In contrast, all of the spiny neurons contribute inhibitory collaterals to the inhibitory innervation of the other cells in their vicinity. We and others (Czubayko and Plenz, 2002; Taverna et al., 2004) have shown that, in acute slices, each spiny neuron makes synaptic contacts with approximately one-sixth of the neurons within range of its axonal arborization. The axons (and dendrites) of spiny neurons extend for ∼200 μm, and within the volume occupied by one cell in the rat, there are ∼2800 other spiny neurons (Kincaid et al., 1998). If each spiny cell contacts 15% of those, the number of other neurons contacted is ∼420, and each should receive input from the same number of other spiny cells. The total number of Sp synapses on a spiny cell is probably also much larger than the number of FS synapses. Guzman et al. (2003) have estimated that Sp synapses account for approximately two-thirds of all of the symmetrical synapses on the spiny neurons, with the remaining third divided among dopaminergic inputs and interneuron synapses (including the FS synapse). If each release site represents a synapse, each spiny neuron makes on average two or three synapses with each additional cell it contacts. This makes 840-1260 synapses total, which agrees with the estimate by Guzman et al. (2003) (but note that their estimate was based on an average of five synapses per cell). This emphasizes the enormous difference in divergence and convergence between the FS cells and the spiny cells, and thus between feedforward and feedback inhibition. There are a lot of Sp synapses, and it takes many more of them to exert an effective influence at the soma, because the IPSPs from the less numerous FS cells are individually many times larger at the soma than those from the spiny cells.
At the level of the synaptic conductance change evoked by an individual quantum, the two synapses are the same. Both show conductance changes of 0.5-1 nS in response to single quanta, corresponding to the opening of 15-30 GABAA receptor channels. Both also show relatively high release probabilities (at low activation frequencies). This is so although the Sp→Sp synapses often fail, and failures are rare at the FS→ Sp synapse (Koos and Tepper, 1999, 2002). The difference between the synapses is the number of release sites. The number of release sites for unitary Sp→Sp synapses is approximately three, whereas FS→ Sp synapses have six or more.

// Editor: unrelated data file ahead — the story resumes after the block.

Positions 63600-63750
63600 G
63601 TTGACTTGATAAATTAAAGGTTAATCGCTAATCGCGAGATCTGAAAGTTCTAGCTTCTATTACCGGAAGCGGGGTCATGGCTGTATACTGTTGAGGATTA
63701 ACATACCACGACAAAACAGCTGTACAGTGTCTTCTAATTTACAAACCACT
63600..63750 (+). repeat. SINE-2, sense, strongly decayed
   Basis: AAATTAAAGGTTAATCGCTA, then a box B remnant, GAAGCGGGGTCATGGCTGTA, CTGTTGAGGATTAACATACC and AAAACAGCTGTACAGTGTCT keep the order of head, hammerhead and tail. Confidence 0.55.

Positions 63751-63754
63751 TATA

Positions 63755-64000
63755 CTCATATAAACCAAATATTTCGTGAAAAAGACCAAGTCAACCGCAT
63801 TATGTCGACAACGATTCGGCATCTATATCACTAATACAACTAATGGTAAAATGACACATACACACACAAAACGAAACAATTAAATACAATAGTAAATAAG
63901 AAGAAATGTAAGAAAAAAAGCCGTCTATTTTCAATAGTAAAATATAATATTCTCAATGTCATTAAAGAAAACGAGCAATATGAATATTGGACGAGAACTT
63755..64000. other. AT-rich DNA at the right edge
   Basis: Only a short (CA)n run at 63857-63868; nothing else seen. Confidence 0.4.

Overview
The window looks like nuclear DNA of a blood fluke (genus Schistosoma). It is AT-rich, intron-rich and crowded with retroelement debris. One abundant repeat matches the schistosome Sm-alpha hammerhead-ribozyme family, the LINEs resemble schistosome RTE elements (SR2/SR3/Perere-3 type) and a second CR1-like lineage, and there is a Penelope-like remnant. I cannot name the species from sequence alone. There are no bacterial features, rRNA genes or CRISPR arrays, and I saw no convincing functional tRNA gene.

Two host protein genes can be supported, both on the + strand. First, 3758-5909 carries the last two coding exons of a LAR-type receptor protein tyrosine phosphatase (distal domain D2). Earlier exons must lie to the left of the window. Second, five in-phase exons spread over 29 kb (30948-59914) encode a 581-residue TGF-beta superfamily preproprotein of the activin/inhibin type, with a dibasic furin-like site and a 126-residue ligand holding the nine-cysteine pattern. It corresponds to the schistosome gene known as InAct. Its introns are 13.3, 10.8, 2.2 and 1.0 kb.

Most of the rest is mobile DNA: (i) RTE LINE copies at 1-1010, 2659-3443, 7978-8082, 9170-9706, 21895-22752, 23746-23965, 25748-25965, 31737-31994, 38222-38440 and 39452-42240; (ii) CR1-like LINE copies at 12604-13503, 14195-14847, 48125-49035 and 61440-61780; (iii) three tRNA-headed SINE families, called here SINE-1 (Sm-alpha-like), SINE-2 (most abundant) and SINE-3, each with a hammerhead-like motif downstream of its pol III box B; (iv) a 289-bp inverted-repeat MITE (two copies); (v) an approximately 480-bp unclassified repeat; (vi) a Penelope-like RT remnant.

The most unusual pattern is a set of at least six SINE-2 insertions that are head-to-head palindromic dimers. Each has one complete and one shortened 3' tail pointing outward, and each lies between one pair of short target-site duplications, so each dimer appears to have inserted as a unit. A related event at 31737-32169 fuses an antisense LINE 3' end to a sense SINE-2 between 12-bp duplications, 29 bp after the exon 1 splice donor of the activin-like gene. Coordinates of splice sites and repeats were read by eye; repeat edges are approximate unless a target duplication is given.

Also contributing to the amplitude difference at the soma is the electrotonic location on the spiny neuron. It has long been known that spiny neurons make most (∼90%) of their synapses on the spiny portion of the dendrites of other spiny cells, among the excitatory inputs (Wilson and Groves, 1980). The FS cells, however, mostly terminate on spiny cell somata (Kita et al., 1990; Kita, 1993; Bennett and Bolam, 1994). The dendrites of the spiny neurons are only ∼200 μm in length, but they possess potassium channels that cause them to be electrotonically long (Wilson, 1995; Reyes et al., 1998), so they produce a large attenuation of dendritic synaptic potentials.
Mutual inhibition among spiny neurons has sometimes been postulated to impose a competition among spiny neurons (Wickens et al., 1995; Beiser and Houk, 1998; Plenz and Kitai, 2000; Bar-Gad and Bergman, 2001). In such an arrangement, a small number of spiny cells fire in response to a shared strong afferent excitation, and they suppress all of the others that are less excited. Our results, combined with those of Tunstall et al. (2002), show that the features of Sp→Sp inhibition are not suited for strong competitive inhibition. The inhibition exerted by a single neuron is too weak to suppress firing in its neighbors, so one would have to imagine that a group of neurons would have to cooperate to suppress activity in one or more other groups. As pointed out by Tunstall et al. (2002), this would be effective only if spiny neurons formed groups that did not inhibit each other, but that had symmetrical inhibition with other groups of cells. Then there could be winner-take-all competition, not among neurons, but among cooperative groups of cells. However, reciprocally connected spiny cell pairs are extremely rare (Tunstall et al., 2002; Taverna et al., 2004). Winner-take-all inhibition relies on the ability of a winner cell to relieve itself of inhibition by inhibiting its competitors. In the arrangement that apparently holds in the neostriatum, any group of active cells that grew large enough to inhibit its neighbors would inhibit its own members just as much as its competitors. For a network of n neurons within synaptic range of each other, interconnected with probability p, the number (m) of internally nonconnected groups of cells of size k is given as follows: